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Paediatrician at Upper East Regional Hospital cautions against stigmatisation of persons living with sickle cell disease

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A paediatrician at the Upper East Regional Hospital, Dr. Bertha Gibil has cautioned against the stigmatisation of persons living with sickle cell disease. Dr. Gibil explained that people living with the sickle cell disease already live under huge financial and psychological stress and should not have to deal with stigmatisation from society. 

She explained that because of stigmatisation, adult sickle cell patients often suffer in silence and are not able to receive the best treatment they need. 

“For the public, we need to be more supportive and not stigmatise persons living with the disease. Very often, you would not see adult [sickle cell] clinics. They would not identify themselves because of the stigma that is attached to the disease. People look at you and continue to think that you are a sick person but this is just like having hypertension or diabetes. It is a chronic condition. You were born with it and you can’t undo it. You just have to learn and understand and know what it is like.”

“We have seen sickle cell patients who are living long and it depends on how you handle yourself,” she said.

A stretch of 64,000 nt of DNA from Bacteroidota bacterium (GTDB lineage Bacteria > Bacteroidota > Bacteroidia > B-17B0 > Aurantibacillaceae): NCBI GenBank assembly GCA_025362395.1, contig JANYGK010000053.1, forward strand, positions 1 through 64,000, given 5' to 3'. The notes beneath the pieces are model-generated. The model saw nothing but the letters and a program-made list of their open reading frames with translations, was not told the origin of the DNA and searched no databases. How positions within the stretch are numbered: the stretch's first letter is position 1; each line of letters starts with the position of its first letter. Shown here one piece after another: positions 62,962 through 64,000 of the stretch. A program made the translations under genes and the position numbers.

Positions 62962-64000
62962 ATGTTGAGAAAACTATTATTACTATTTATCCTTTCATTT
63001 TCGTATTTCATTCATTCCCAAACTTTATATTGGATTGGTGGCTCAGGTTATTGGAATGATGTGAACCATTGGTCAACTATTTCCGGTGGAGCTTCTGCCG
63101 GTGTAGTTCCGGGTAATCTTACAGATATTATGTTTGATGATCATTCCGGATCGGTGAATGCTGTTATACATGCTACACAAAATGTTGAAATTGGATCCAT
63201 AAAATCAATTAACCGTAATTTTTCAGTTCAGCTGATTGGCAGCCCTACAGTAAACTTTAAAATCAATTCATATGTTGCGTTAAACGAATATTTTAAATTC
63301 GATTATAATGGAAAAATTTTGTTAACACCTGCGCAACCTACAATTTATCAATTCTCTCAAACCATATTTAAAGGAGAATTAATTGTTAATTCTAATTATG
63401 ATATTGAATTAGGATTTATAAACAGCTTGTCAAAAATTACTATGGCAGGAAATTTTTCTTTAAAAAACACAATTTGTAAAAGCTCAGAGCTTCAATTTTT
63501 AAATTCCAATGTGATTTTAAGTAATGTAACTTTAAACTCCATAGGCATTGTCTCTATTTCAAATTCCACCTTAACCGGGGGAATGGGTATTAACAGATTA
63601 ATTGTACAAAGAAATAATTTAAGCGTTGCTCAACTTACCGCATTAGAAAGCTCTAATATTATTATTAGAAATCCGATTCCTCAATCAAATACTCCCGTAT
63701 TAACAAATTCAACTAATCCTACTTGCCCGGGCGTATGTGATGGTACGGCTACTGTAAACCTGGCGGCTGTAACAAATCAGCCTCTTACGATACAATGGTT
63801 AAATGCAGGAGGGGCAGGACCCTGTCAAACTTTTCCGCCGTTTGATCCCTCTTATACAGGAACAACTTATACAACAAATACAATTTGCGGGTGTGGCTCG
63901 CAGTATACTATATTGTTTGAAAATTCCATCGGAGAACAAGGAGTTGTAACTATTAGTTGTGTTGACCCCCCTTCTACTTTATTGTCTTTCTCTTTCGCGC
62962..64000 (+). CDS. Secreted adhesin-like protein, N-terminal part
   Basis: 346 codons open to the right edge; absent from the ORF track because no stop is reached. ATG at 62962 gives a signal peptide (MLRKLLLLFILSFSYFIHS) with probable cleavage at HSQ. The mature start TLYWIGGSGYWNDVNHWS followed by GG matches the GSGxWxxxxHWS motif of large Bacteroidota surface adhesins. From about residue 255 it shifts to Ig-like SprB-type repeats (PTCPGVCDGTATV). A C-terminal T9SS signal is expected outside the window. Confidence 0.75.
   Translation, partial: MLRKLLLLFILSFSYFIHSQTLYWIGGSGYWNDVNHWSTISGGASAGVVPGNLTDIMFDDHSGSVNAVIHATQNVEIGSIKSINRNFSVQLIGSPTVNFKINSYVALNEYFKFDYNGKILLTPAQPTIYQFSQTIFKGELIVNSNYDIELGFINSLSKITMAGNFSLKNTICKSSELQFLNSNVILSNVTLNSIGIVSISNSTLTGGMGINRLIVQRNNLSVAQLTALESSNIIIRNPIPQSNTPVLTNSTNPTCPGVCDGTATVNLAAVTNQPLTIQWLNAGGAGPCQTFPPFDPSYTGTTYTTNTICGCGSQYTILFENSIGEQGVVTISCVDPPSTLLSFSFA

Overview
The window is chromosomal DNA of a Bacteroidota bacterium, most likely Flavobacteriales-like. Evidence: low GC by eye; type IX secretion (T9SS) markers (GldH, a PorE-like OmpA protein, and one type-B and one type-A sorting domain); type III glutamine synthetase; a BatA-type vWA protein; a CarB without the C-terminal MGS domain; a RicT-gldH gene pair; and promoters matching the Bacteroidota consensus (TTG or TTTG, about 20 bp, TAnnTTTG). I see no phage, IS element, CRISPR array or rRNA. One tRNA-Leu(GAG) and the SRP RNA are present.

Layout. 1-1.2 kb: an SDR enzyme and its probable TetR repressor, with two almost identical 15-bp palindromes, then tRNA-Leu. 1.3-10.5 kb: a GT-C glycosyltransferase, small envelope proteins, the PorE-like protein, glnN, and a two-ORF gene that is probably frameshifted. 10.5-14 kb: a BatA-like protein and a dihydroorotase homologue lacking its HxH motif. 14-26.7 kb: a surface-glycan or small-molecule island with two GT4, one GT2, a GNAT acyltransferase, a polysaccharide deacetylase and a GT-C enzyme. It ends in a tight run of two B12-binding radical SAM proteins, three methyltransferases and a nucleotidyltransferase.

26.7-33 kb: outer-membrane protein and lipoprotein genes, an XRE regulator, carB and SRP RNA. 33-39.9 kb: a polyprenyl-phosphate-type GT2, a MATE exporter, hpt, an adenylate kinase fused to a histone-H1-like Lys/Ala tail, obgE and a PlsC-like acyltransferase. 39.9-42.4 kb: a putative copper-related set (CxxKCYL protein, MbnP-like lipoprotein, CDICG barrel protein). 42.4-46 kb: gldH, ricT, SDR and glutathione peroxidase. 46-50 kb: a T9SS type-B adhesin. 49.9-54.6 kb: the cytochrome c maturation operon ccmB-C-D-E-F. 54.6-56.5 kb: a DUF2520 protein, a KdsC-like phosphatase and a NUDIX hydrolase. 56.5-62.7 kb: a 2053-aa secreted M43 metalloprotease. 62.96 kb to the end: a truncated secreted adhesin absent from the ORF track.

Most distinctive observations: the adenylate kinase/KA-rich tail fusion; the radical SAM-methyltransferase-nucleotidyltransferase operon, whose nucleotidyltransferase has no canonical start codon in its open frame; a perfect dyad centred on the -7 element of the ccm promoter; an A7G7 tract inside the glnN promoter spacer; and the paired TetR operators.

The paediatrician spoke to Mark Smith on the Day Break Upper East Show in commemoration of the World Sickle Cell Awareness Day.

World Sickle Cell Awareness Day is observed annually on June 19th to raise awareness about sickle cell disease (SCD) and the challenges faced by individuals living with this genetic disorder. SCD affects millions of people worldwide, particularly those of African, Mediterranean, Middle Eastern, and South Asian descent. This day serves as an opportunity to educate the public, promote early diagnosis and treatment, and advocate for better support and resources for individuals and families affected by SCD.

On World Sickle Cell Awareness Day, various organisations, healthcare professionals, and individuals come together to organise events, seminars, and campaigns to spread knowledge about SCD. The aim is to dispel misconceptions, promote genetic counselling, and highlight the importance of early detection through newborn screening programs. It is also a day to recognize the strength and resilience of individuals living with SCD and to support ongoing research efforts for improved treatments and ultimately a cure. By raising awareness and fostering a sense of community, World Sickle Cell Awareness Day plays a crucial role in improving the lives of those affected by this challenging condition.

Source: A1radioonline.com|101.1MHz|Mark Kwasi Ahumah Smith|Ghana

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